The Pomodoro technique is very effective at keeping you motivated as it allows your body to get into a natural rhythm of deep work and relaxation.

Don’t Forget About Your Mental Health

It’s hard to stay motivated when you have a lot of stress or anxiety on your mind. It doesn’t matter what technique you use, your mental health needs to come first for you to be motivated.

You need to take care of yourself during the pandemic. Do anything you can, such as exercising every day, taking walks, doing yoga online or anything else to keep you physically active. You should also eat healthy and maintain a balanced diet. Don’t disrupt your natural sleep cycle, either. Make sure you get enough hours of sleep for your body to function well. For most people that’s between 7 and 8 hours of sleep every night. Take your time to enjoy the entertainment provided by social media and television but don’t get too absorbed in it; and avoid negativity online as much as you can. Most importantly, don’t spend too much time listening to demoralizing news about the goings-on of the pandemic.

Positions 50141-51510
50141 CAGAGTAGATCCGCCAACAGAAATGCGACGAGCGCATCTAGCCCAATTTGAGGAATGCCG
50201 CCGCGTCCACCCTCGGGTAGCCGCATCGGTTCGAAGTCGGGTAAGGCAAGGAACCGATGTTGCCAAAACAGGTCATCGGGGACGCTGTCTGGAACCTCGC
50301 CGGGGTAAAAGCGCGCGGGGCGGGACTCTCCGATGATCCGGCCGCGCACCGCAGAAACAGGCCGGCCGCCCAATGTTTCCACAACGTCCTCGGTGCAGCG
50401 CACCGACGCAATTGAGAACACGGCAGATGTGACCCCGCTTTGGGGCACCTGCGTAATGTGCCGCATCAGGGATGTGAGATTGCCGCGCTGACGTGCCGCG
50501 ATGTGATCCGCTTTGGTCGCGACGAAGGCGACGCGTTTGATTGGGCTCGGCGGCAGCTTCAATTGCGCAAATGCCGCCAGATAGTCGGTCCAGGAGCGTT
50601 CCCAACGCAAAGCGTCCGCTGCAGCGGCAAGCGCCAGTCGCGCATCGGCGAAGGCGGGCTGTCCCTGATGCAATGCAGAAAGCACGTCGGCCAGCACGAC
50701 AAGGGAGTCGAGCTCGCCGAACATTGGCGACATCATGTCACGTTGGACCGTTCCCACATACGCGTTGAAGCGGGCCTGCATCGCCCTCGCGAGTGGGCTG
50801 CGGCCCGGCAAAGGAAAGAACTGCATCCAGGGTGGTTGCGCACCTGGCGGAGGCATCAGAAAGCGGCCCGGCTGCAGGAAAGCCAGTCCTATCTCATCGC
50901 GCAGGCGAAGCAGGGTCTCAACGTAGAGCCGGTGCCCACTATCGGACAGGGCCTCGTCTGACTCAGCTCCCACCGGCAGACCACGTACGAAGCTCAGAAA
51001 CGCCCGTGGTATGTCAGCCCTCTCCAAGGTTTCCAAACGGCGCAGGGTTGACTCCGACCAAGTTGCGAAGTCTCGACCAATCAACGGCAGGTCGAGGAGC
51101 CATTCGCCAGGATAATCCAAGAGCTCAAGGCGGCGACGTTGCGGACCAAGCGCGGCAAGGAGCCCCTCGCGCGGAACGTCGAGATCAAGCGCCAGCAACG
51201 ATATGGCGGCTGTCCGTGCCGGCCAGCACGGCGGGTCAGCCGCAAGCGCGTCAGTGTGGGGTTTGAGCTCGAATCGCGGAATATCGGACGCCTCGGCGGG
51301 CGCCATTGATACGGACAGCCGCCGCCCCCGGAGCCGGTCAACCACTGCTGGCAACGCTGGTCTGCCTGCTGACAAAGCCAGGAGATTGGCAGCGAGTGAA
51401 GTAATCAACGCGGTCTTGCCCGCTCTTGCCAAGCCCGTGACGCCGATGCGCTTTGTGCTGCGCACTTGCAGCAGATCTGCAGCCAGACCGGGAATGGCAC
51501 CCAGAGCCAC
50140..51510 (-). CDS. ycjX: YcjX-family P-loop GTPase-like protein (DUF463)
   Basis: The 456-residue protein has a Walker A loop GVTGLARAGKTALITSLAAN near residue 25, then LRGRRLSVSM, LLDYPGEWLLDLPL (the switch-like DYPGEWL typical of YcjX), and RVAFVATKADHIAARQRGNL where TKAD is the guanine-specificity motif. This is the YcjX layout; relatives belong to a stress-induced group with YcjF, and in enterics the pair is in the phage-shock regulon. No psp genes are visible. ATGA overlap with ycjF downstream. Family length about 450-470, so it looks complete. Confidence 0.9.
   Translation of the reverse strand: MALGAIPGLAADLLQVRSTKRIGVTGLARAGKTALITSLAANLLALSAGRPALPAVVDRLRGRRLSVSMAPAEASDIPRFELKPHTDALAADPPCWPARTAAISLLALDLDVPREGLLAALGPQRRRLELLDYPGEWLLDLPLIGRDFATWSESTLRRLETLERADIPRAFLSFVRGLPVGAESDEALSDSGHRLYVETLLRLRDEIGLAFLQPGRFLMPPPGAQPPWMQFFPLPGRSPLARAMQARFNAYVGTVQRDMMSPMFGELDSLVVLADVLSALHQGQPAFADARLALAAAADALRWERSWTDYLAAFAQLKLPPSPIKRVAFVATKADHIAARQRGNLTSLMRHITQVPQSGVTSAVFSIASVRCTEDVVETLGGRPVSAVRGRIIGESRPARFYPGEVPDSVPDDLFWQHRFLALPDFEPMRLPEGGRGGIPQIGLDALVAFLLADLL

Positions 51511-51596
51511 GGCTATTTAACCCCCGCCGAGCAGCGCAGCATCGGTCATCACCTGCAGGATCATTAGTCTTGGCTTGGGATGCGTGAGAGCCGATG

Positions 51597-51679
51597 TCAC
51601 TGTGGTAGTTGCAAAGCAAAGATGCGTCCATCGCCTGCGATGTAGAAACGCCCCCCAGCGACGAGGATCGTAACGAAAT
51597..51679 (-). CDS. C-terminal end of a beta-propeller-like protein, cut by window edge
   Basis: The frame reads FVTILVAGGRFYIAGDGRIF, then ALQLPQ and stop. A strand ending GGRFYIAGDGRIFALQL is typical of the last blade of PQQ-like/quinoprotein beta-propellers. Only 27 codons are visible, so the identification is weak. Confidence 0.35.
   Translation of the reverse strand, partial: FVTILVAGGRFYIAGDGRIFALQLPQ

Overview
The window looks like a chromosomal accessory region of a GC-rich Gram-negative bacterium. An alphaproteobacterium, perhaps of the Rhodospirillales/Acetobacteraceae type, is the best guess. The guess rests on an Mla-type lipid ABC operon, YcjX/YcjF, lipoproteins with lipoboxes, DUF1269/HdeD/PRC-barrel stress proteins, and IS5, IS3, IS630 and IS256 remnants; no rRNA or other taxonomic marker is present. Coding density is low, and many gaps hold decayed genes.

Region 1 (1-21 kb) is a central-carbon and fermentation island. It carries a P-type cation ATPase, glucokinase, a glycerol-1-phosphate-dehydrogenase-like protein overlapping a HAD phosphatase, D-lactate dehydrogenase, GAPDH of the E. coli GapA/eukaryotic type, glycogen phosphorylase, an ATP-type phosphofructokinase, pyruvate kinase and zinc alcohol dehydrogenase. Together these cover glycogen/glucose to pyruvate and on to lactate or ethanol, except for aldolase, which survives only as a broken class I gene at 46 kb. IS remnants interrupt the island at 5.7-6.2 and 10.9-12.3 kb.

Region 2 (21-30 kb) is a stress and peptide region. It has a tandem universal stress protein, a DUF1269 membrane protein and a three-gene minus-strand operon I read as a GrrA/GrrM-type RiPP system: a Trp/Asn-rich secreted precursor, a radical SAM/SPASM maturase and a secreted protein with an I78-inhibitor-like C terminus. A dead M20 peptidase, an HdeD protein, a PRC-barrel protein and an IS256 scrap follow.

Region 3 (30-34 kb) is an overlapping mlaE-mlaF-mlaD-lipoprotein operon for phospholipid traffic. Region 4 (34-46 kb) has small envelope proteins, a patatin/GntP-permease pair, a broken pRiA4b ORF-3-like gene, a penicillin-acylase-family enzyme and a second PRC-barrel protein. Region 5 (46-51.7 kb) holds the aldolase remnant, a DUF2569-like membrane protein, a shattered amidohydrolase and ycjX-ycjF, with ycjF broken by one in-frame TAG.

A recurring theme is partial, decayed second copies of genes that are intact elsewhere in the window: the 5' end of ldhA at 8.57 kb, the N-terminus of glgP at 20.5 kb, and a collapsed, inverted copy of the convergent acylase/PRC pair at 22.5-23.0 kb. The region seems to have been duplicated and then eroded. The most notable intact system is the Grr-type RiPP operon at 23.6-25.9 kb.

Conclusion: Be kind to yourself

Sure, this article is about how to motivate yourself during a pandemic. However, don’t be too hard on yourself if nothing seems to be working. We are living in unique times so you can’t expect to easily achieve the same levels of productivity as you would have in less stressful times. No one’s life is normal. There will, of course, be days in which you’ll be operating at 110% and you’ll feel on top of the world. But there will also be days when just getting out of bed will be a great feat to achieve. Try to get as much of the important work as possible done on the days when your productivity is high and be kind to yourself on the other days.

Focus on adjusting to the new normal and give your body and mind time to catch up. Above all, be patient and trust in your ability to adapt. You’ll be doing well in no time!